Why and How to Grow Black Beans

Avatar for David Stillwell David Stillwell  |  Updated: September 1, 2022
Why and How to Grow Black Beans

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The question of why and how to grow black beans is easily answered by looking at what black beans have to offer the human body. If you take one cup of raw black beans, your body intakes 662 calories and 121g of carbs. In that 121g of carbs, there is 29g of fiber and 4g of sugars. 

So, your body gets plenty of energy from a black beans pod. The question of how to grow black beans is answered by continuing to read this article. 

Also Read: Prepper List For Kitchen

Carbs and energy

Carbs convert to sugars which we burn as energy. A candy bar is loaded with sugar – processed sugars – and black beans are loaded with carbs. The deal with processed sugars and some natural sugars is that they burn quickly. You’ve consumed the candy bar and are ready to go, but half an hour later you are lagging. This is because your body has already burned the energy in the candy bar.

With beans you get a slow-burning energy. A cup or black beans is not going to make you zippy, but it will power you through from lunch until dinner. That is a big deal in a survival situation.

Growing Black Beans = Good Energy

This is a topic that we speak about a lot – taking control of your food source. There are many reasons why growing your own food is important. Not only does it help you save money, but it gives you a lot of control over the quality of food that you ear, the food you have available to you, and it can help you improve your health.

Your personal health is a prime factor in surviving a negative situation. You can buy all the fancy prepper foods, but if you cannot out run danger then all that food is not going to matter. Personal health should be on everyone’s top five list of things to improve in the prepping community.

Black beans and other legumes are sources of good energy. Since most people don’t have the space to grow all the different types of beans that they like to eat, you should consider adding some dried beans to your stockpile or if you have space, dry your own beans and shell them out.

Black Bean Nutrition

Black beans are not a significant source of vitamins, but they are a huge sink for minerals. A cup of black beans contains 24 percent of your RDA (Recommended Daily Allowance) of Calcium and a whopping 54 percent of your RDA for Iron – based on a 2,000-calorie diet.

In terms of what we consider healthy foods, black beans are right in the middle of the scale. They are high in calories, low in fat (3 grams per 1 cup) and they offer a whopping 42 grams of protein. The trouble – such as it is – is that two cups of beans per day is 1.324 calories and we tend to want to mix them with other things.

In short, it is really easy to go over your total calorie consumption goal making this a food that can lead to weight gain. If you are trying to lose weight, then be sure to monitor how many servings of black beans you eat per day and pay close attention to both serving size and total calories.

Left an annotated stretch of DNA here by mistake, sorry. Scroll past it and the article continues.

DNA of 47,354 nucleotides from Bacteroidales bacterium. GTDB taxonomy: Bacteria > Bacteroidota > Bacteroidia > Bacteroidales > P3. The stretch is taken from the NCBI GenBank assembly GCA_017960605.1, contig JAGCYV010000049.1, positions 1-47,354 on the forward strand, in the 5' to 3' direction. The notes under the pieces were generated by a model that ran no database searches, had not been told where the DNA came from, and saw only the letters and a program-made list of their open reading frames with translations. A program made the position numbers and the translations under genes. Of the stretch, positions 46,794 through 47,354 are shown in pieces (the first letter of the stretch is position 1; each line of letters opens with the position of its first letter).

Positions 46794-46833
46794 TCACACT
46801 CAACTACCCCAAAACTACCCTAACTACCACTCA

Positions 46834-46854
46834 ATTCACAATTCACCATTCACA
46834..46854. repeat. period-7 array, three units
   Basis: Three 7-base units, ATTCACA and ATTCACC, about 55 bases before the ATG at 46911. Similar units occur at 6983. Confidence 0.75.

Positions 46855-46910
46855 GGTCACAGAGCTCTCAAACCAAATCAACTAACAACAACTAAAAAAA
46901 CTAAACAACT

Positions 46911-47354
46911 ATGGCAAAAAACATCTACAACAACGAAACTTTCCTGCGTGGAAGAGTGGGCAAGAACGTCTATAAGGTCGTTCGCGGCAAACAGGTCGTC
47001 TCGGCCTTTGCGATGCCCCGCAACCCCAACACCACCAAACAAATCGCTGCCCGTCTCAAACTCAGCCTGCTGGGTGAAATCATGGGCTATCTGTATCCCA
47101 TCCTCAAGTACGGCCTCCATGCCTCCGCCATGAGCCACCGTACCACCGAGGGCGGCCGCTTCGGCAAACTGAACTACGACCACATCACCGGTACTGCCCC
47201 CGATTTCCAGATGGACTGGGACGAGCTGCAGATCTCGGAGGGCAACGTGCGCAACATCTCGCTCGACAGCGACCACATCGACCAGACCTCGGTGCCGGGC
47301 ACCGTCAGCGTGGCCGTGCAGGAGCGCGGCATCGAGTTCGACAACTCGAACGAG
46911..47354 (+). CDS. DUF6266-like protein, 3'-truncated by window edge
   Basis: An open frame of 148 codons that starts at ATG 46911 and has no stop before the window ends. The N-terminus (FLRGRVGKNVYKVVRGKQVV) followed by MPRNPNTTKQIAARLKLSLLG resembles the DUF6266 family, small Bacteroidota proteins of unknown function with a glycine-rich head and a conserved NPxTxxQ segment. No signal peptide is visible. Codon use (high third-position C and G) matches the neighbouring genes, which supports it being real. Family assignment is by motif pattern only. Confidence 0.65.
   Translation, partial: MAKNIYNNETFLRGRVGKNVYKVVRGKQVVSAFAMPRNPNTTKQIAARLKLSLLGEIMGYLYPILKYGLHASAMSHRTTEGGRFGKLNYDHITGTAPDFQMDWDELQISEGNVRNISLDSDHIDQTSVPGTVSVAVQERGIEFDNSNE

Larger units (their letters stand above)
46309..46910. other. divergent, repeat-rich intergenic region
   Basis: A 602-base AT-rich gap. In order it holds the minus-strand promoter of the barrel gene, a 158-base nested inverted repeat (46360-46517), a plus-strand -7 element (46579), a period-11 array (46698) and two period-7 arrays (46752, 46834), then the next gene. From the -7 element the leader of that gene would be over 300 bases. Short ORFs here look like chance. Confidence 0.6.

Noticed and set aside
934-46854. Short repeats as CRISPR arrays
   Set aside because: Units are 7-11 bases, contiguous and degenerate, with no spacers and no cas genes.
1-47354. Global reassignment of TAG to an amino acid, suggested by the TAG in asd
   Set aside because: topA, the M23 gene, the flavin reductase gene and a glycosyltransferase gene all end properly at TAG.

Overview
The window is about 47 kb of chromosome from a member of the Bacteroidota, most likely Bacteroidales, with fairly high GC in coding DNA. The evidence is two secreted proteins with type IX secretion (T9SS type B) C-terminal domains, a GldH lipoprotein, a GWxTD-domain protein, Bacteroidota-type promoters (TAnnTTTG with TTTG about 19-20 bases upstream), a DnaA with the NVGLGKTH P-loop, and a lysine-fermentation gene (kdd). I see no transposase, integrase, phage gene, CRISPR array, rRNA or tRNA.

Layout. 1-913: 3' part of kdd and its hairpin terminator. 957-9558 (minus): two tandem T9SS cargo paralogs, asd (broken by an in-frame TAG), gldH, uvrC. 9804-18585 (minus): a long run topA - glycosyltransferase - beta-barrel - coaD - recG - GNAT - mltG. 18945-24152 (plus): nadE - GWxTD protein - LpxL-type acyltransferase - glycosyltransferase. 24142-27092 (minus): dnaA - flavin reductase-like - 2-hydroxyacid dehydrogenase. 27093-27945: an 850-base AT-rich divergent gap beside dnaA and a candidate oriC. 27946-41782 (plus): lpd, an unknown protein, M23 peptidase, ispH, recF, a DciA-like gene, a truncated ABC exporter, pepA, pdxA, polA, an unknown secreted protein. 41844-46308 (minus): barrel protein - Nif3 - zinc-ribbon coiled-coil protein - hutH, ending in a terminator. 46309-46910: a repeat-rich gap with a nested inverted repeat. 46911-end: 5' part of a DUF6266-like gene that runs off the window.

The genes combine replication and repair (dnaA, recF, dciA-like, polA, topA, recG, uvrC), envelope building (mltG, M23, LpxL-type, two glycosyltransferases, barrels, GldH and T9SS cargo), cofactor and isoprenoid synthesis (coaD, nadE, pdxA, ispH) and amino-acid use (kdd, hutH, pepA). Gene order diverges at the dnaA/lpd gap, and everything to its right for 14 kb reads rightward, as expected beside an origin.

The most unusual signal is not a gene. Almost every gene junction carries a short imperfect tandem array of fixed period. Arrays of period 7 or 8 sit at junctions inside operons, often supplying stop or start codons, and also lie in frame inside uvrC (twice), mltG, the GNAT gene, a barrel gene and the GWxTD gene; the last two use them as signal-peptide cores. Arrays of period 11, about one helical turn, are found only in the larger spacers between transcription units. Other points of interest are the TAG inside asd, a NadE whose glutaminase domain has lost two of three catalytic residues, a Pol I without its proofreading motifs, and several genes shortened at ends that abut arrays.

The good news about black beans is that you can spread them around your total consumption for the day. They go well in salads, soups, and sides. They also mix well with other fruits and vegetables. Overall, these are a wonderful food to add to a home garden and they dry well so that you can store them for use all year long.

In fact, they will last 1-2 years in a sealed container in your panty. As a food group, beans help you stretch your other food stores so that you can do more by spending less money.

How to Grow Black Beans

Beans are heat-loving plants and that means the only time to grow them is during the hotter summer months. In fact, the ideal soil temperature is between 70° and 80°F. In comparison, tomato seeds like to sprout when the soil is on average 55°F. The best time to plant black beans is very dependent upon where you live and your local climate.

black beans pod

Where Do Black Beans Come From

Black beans were the staple food of South and Central Americans centuries ago. It’s believed they can be dated as far back as 7,000 years. More recently, Michigan University developed two varieties known as Zenith and Zorro, which have become Michigan’s most commonly planted variants. 

Black beans are now found all over the world, with over 400 common varieties found worldwide. There are more variants with the legume becoming a popular part of cuisines in places like India. It was the Europeans who ignited the worldwide migration of the black bean pod by exporting it back to Europe from the Americas. 

The fact that black beans are easy to plant and grow also contributed to their movement across many countries and regions. If there is enough sunlight, a black bean pod will grow.  

How Do Black Beans Grow  

Black beans go through seed sprouting, seedling, growing plant, flowering, setting fruit, ripening, and harvesting in their life cycle. A black bean pod cannot feed a single person, so you need many harvestable plants for any meaningful consumption.

The splitting and softening of the shell allowing roots to start downward growth and the shoot to grow upwards, is what starts germination. Shortly after the shoot appears above ground level, leaves grow.